Ad man John Singleton has blasted the Australian Communications and Media Authority for forcing the Macquarie Radio Network to sell its 2CH radio station.

As part of the 2015 ACMA approval process that would allow Fairfax Media to merge its radio stations with Macquarie Radio (which was controlled by John Singleton, with host Alan Jones also a major holder), Macquarie undertook to sell its surplus station — 2CH, an easy listening music format appealing to older listeners. As the SMH explained:

“The merger meant the new entity, Macquarie Media Ltd, was immediately in breach of  government regulations, which stipulate a single operator cannot own more than two commercial licences in any metropolitan market.”

ACMA gave Macquarie Radio a year to sell 2CH and then agreed to an extension to September 30 because buyers were pretty rare. ACMA knocked back two supposed offers for 2CH (we don’t know why, but perhaps they were not independent enough).

Macquarie’s procrastination eventually wore down ACMA’s patience, and on Friday around 4pm (as trading for the week ended on the ASX), Macquarie released a two-paragraph statement from executive chair Russell Tate. It said that because 2CH had not been sold within the set time frame, Vaughan Strawbridge from Deloitte would take over the sale process at the behest of ACMA.

Tate said, “ACMA objected to the terms of two previous proposed purchaser notices submitted by Macquarie Radio Network prior to the required date of divestiture, 30 September 2016.”

And Fairfax reported that “[Singleton had said] media ownership laws were arcane and ministers from the government and members of the opposition had indicated there would be changes to media laws but their promises had come to nothing.”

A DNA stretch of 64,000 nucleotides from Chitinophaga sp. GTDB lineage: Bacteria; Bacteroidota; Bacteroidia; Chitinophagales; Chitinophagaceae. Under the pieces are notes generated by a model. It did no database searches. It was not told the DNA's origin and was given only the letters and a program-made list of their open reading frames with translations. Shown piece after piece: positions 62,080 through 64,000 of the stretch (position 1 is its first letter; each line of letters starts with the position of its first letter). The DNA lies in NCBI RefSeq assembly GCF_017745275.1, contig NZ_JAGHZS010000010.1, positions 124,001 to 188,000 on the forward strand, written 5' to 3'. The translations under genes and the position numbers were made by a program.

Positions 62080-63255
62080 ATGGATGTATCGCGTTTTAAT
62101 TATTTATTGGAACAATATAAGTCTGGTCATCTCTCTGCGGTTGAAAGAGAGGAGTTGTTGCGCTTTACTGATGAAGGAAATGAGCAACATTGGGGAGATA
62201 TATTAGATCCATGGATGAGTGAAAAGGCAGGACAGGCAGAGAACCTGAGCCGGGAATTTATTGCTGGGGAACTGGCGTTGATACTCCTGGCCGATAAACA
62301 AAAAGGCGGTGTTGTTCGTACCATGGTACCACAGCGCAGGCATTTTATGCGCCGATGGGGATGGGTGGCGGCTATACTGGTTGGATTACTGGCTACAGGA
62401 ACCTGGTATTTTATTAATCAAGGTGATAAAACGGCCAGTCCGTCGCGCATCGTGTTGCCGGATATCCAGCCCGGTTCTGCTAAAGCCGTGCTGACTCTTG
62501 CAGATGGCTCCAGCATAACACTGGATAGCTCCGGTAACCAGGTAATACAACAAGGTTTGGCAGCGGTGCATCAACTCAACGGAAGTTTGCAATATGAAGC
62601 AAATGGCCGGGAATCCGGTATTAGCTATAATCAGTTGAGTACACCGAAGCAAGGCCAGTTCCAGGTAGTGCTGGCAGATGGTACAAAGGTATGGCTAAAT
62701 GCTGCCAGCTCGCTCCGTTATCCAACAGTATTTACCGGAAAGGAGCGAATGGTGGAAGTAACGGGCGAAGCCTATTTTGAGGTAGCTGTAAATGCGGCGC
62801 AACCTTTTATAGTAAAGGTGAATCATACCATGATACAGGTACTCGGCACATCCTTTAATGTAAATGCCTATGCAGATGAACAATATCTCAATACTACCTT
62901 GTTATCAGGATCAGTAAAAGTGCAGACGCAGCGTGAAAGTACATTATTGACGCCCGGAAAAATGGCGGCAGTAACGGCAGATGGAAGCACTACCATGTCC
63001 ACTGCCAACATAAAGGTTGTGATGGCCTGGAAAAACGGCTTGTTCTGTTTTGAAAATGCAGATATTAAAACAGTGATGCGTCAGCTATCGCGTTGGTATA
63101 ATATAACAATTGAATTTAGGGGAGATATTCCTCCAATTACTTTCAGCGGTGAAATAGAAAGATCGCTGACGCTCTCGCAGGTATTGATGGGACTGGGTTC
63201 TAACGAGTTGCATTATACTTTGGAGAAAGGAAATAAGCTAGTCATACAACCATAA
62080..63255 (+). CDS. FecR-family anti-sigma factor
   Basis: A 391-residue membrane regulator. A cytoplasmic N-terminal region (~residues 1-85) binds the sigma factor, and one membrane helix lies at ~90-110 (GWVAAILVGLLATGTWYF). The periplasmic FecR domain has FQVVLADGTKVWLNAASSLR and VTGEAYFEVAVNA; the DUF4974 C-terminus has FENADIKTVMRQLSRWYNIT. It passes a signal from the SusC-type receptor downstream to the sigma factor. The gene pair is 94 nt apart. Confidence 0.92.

In other words, the sale process was spun out for as long as possible to allow the federal government to alter the audience reach rules for commercial TV, and the ownership restrictions that would have allowed Macquarie to keep 2CH (and News Corp to buy Ten). The government was unable to advance the media law changes, thanks to the less-than-convincing attempts by the relevant minister, Senator Mitch Fifield, and the way PM Tony Abbott — and then PM Malcolm Turnbull — relegated the media law changes to a second-tier importance.

That ended Macquarie’s attempts to game the system and forced ACMA’s hand. It is clear any prospective buyers will now go “bottom fishing” and offer to buy 2CH for a pittance, given Macquarie is a forced seller. The most expensive part of any deal will be taking over the $750,000 a year contract for 2CH’s star, Bob Rogers, a perennial fixture in Sydney radio and now 89 years old! Many of his listeners used to follow him when he was one of the 2SM Good Guys in the 1960s. He came to fame by following the Beatles around Australia in their 1964 tour. — Glenn Dyer